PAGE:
THE government is now eyeing to conduct local clinical trials of new “booster” vaccines that could prevent Covid-19 infection.
In an online forum on Wednesday, Chief implementer of the government’s national policy on Covid-19 Carlito G. Galvez Jr. disclosed that during his trip to India last week he learned of the said vaccines being developed by the Serum Institute of India (SSI).
Among the vaccines is Covivax, which could further boost the immunity of those who already received existing Covid-19 vaccines that only prevent the adverse symptoms of the disease.
The boosters, Galvez said, will make their recipients immune from Covid-19 infections.
The vaccine czar noted the said SSI vaccine is currently undergoing clinical trial in Australia.
“We are interested to also have a clinical trial here so we can see [its effects], especially since we are targeting to make the nation [Covid-19] disease-free by 2022,” Galvez said.
He said the expanded local clinical trial of SSI booster vaccines may include 30,000 to 40,000 subjects.
Local vaccine production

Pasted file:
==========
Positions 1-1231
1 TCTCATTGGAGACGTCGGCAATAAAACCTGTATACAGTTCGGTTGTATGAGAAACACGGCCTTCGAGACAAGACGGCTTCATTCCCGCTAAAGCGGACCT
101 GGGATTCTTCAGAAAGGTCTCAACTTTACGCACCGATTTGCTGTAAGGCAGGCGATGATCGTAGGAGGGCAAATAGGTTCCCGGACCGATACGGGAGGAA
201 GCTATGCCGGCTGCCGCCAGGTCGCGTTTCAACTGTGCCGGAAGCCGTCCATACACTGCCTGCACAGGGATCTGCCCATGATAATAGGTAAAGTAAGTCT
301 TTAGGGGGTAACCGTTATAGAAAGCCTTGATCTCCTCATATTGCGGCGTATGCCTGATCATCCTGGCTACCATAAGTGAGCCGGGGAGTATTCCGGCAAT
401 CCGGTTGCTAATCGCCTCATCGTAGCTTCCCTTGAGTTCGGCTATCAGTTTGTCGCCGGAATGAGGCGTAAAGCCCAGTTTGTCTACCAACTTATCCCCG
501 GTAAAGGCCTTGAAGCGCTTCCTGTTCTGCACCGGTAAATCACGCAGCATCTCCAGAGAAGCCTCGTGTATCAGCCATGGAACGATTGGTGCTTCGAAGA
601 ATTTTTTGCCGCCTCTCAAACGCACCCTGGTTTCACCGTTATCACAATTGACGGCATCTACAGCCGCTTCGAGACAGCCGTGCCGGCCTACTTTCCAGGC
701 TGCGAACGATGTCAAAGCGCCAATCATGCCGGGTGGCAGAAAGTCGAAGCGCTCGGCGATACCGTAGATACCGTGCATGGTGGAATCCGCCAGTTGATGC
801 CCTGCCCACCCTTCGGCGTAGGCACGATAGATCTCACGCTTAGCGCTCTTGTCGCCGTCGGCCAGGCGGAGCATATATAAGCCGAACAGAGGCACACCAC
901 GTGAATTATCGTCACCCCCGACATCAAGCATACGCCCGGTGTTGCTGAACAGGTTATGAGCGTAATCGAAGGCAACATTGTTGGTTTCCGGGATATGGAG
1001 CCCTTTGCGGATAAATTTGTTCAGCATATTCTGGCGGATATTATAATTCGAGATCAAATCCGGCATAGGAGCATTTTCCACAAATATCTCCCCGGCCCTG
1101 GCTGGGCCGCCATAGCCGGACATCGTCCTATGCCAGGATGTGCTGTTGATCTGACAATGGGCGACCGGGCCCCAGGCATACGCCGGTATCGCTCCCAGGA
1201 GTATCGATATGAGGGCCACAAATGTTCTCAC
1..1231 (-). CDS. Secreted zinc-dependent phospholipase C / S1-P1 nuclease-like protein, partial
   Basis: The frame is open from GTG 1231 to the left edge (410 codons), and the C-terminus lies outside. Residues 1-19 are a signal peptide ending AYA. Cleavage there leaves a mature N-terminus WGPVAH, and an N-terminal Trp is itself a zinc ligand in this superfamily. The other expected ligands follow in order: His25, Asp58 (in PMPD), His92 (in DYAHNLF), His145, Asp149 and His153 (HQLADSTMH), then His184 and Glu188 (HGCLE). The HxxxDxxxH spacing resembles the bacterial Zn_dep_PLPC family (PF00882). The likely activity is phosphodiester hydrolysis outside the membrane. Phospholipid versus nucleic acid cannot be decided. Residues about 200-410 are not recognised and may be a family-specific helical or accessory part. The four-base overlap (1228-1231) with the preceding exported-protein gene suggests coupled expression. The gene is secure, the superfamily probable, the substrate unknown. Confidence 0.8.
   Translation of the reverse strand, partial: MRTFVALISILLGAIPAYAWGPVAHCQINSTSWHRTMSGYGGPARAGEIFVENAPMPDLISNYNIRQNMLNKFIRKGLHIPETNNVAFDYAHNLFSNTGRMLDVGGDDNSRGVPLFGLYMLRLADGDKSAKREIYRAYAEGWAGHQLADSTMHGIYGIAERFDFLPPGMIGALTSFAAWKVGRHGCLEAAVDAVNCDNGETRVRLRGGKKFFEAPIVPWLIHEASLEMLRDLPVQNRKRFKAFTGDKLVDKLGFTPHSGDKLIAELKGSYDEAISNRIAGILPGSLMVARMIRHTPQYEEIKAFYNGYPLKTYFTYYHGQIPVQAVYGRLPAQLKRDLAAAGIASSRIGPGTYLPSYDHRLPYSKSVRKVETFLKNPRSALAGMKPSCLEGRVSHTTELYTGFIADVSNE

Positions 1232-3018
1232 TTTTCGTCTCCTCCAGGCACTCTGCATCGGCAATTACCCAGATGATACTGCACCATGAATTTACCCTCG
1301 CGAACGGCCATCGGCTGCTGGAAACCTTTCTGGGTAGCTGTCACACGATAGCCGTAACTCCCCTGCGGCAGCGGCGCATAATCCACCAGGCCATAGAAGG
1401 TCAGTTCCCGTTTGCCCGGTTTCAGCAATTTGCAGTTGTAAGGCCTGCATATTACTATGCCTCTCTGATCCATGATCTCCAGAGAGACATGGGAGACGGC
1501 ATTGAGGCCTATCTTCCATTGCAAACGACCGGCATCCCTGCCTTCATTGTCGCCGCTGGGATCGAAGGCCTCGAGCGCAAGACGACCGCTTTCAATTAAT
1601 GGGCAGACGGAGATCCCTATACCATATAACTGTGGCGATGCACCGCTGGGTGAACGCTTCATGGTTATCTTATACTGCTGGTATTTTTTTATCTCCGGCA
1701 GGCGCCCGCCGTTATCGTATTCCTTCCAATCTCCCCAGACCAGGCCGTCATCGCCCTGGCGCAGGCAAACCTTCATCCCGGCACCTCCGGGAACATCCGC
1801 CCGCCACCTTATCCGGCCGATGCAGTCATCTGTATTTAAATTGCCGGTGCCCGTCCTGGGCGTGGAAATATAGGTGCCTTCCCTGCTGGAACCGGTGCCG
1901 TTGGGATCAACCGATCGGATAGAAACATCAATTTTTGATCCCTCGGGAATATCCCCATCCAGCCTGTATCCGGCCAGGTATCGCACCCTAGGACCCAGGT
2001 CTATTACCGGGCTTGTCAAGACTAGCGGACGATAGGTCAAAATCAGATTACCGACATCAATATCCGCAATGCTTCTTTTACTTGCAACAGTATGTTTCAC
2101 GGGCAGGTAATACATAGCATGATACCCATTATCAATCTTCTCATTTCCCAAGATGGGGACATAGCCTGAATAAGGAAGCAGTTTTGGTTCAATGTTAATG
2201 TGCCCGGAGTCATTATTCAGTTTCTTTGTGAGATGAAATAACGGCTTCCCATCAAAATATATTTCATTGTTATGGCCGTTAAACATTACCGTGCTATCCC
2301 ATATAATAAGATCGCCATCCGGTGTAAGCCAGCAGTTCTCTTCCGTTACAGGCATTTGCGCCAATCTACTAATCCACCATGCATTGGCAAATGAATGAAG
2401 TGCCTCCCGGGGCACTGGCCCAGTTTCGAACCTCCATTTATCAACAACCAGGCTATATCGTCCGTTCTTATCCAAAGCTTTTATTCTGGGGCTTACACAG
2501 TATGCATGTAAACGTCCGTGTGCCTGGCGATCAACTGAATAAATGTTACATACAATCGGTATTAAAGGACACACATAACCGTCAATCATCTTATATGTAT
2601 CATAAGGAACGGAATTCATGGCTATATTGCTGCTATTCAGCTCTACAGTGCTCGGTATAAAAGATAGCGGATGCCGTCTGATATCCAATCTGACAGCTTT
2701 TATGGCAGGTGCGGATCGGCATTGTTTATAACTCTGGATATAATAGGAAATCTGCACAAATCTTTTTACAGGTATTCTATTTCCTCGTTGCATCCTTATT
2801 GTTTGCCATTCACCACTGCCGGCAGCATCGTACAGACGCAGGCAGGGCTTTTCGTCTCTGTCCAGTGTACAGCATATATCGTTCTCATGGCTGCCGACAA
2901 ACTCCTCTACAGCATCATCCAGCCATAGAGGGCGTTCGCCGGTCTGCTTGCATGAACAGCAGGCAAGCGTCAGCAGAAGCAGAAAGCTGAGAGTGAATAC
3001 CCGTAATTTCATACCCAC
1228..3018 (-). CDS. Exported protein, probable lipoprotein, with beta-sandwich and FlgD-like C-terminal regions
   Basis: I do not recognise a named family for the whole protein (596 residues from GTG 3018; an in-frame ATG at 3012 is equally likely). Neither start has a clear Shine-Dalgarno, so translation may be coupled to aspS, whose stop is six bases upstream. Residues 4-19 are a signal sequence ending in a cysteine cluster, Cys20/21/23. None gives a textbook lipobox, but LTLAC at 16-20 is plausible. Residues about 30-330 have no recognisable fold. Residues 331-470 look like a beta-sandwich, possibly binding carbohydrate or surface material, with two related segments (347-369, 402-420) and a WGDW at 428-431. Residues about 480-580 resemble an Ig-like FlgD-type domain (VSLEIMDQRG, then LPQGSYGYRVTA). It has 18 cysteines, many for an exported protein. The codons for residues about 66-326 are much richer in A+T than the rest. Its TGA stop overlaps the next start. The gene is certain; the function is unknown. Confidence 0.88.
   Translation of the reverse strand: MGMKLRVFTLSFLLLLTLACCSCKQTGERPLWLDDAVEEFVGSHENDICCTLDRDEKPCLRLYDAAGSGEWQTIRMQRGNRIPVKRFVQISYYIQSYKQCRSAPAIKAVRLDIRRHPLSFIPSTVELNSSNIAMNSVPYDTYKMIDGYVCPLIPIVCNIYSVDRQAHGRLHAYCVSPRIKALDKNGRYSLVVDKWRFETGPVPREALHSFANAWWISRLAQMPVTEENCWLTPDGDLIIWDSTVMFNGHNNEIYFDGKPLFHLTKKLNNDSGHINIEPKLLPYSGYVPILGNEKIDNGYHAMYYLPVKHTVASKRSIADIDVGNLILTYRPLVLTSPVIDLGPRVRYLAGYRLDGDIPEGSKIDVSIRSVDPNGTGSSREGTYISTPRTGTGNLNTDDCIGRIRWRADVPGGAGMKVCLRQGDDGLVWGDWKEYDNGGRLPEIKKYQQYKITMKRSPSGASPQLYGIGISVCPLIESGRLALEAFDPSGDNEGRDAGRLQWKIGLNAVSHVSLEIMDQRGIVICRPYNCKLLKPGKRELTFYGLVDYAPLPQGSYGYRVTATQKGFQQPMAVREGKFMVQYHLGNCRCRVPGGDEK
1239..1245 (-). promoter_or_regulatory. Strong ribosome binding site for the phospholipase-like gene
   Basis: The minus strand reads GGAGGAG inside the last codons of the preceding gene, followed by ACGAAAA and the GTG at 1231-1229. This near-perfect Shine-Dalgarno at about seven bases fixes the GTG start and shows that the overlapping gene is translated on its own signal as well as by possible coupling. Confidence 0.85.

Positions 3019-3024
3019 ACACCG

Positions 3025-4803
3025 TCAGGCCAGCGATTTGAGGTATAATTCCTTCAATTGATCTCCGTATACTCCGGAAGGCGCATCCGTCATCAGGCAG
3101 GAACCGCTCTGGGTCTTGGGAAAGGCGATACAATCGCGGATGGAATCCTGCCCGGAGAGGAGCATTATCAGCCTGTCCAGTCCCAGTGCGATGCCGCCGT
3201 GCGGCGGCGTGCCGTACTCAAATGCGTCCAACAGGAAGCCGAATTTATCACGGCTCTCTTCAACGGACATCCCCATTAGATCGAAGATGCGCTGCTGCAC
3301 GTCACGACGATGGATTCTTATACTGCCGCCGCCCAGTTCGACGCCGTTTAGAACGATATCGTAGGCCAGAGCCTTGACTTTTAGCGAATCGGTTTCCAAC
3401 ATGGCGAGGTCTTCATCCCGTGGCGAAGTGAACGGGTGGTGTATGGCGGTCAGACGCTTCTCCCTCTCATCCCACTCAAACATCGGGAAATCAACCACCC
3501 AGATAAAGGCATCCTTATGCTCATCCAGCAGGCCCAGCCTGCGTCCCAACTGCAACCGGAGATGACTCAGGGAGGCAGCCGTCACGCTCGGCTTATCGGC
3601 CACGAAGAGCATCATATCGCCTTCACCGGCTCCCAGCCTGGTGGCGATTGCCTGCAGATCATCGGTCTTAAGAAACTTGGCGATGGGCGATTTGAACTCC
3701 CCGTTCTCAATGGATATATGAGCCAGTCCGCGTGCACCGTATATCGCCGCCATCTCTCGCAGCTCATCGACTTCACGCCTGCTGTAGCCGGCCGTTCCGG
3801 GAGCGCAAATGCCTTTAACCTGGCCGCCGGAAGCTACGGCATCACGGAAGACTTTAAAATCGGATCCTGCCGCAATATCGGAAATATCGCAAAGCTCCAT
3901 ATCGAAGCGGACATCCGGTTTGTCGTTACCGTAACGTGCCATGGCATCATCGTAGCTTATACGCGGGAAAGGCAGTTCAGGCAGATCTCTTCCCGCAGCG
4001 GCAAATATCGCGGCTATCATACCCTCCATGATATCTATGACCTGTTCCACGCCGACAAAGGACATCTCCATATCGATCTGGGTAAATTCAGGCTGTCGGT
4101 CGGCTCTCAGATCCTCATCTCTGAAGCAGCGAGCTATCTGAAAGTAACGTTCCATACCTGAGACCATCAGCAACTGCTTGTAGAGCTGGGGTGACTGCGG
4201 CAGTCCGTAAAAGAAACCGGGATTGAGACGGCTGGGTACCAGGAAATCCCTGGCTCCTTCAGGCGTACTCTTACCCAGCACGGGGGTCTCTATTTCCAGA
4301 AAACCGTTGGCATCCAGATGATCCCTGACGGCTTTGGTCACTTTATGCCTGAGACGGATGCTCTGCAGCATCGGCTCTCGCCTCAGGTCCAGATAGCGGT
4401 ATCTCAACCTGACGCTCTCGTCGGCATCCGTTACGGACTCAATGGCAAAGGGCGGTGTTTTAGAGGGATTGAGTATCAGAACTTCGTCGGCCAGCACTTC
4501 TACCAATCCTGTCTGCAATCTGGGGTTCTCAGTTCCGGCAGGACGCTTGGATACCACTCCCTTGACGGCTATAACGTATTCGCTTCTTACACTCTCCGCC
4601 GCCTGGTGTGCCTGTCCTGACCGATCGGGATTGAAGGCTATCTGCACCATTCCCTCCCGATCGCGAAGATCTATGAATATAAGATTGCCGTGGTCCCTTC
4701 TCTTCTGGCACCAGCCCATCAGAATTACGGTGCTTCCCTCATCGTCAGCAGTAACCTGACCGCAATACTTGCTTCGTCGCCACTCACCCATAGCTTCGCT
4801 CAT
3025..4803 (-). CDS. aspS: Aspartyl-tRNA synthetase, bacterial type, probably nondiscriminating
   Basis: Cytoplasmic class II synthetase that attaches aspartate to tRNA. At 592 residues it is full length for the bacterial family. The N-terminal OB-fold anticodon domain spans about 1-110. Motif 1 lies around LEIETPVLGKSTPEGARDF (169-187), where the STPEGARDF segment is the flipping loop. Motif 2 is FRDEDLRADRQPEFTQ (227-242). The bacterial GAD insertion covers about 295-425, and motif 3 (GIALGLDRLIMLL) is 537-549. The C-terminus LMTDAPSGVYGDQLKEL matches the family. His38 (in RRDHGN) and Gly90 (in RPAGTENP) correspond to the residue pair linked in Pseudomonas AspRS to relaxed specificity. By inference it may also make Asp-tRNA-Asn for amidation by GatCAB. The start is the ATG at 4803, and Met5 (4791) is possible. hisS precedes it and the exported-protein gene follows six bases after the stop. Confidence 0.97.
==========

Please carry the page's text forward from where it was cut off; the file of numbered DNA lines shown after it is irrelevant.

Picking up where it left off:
Aside from possible access to the booster vaccine, the government is also considering a cooperation with SSI to help the country develop and manufacture its own vaccines.
“India is willing to cooperate with us since 60 percent of the vaccines brought here are from India through the Unicef [United Nations International Children’s Emergency Fund],” Galvez said.
Currently, a Korean vaccine maker is offering to put up a plant in the country if it will purchase 40 million doses of its Covid-19 vaccine.
Galvez said they are still reviewing the offer from the said company and the technology it will bring to the country.
The government is considering the local development and manufacturing of vaccines to address its needs for the current and future pandemics.
However, members of the private sector expressed concern over the country’s readiness for vaccine manufacturing since there are still no existing laws and regulations, which will be on a par with that from other countries.
Galvez said the Research Institute for Tropical Medicine has already submitted a plan for vaccine development through the expansion of its research and development capabilities.